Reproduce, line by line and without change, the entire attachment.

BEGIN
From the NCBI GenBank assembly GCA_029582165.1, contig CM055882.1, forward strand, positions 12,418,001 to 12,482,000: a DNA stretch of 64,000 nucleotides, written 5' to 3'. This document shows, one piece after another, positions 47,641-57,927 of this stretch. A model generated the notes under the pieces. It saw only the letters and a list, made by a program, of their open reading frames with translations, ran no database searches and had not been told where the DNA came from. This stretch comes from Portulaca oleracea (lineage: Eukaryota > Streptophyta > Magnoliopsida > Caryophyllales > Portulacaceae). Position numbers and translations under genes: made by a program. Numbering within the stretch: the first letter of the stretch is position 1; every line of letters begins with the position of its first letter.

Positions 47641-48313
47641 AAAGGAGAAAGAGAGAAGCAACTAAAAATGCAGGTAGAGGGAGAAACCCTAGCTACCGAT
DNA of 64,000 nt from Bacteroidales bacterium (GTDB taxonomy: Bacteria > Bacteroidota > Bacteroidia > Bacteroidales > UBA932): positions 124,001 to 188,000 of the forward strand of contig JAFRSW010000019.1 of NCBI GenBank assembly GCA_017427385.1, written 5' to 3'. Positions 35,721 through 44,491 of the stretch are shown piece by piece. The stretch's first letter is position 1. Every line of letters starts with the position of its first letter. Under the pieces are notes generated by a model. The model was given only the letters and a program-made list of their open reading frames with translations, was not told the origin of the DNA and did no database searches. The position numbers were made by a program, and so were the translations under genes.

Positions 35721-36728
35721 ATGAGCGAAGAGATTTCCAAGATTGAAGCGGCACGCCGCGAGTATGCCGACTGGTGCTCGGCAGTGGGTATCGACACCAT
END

From the NCBI GenBank assembly GCA_029582165.1, contig CM055882.1, forward strand, positions 12,418,001 to 12,482,000: a DNA stretch of 64,000 nucleotides, written 5' to 3'. This document shows, one piece after another, positions 47,641-57,927 of this stretch. A model generated the notes under the pieces. It saw only the letters and a list, made by a program, of their open reading frames with translations, ran no database searches and had not been told where the DNA came from. This stretch comes from Portulaca oleracea (lineage: Eukaryota > Streptophyta > Magnoliopsida > Caryophyllales > Portulacaceae). Position numbers and translations under genes: made by a program. Numbering within the stretch: the first letter of the stretch is position 1; every line of letters begins with the position of its first letter.

Positions 47641-48313
47641 AAAGGAGAAAGAGAGAAGCAACTAAAAATGCAGGTAGAGGGAGAAACCCTAGCTACCGAT
DNA of 64,000 nt from Bacteroidales bacterium (GTDB taxonomy: Bacteria > Bacteroidota > Bacteroidia > Bacteroidales > UBA932): positions 124,001 to 188,000 of the forward strand of contig JAFRSW010000019.1 of NCBI GenBank assembly GCA_017427385.1, written 5' to 3'. Positions 35,721 through 44,491 of the stretch are shown piece by piece. The stretch's first letter is position 1. Every line of letters starts with the position of its first letter. Under the pieces are notes generated by a model. The model was given only the letters and a program-made list of their open reading frames with translations, was not told the origin of the DNA and did no database searches. The position numbers were made by a program, and so were the translations under genes.

Positions 35721-36728
35721 ATGAGCGAAGAGATTTCCAAGATTGAAGCGGCACGCCGCGAGTATGCCGACTGGTGCTCGGCAGTGGGTATCGACACCAT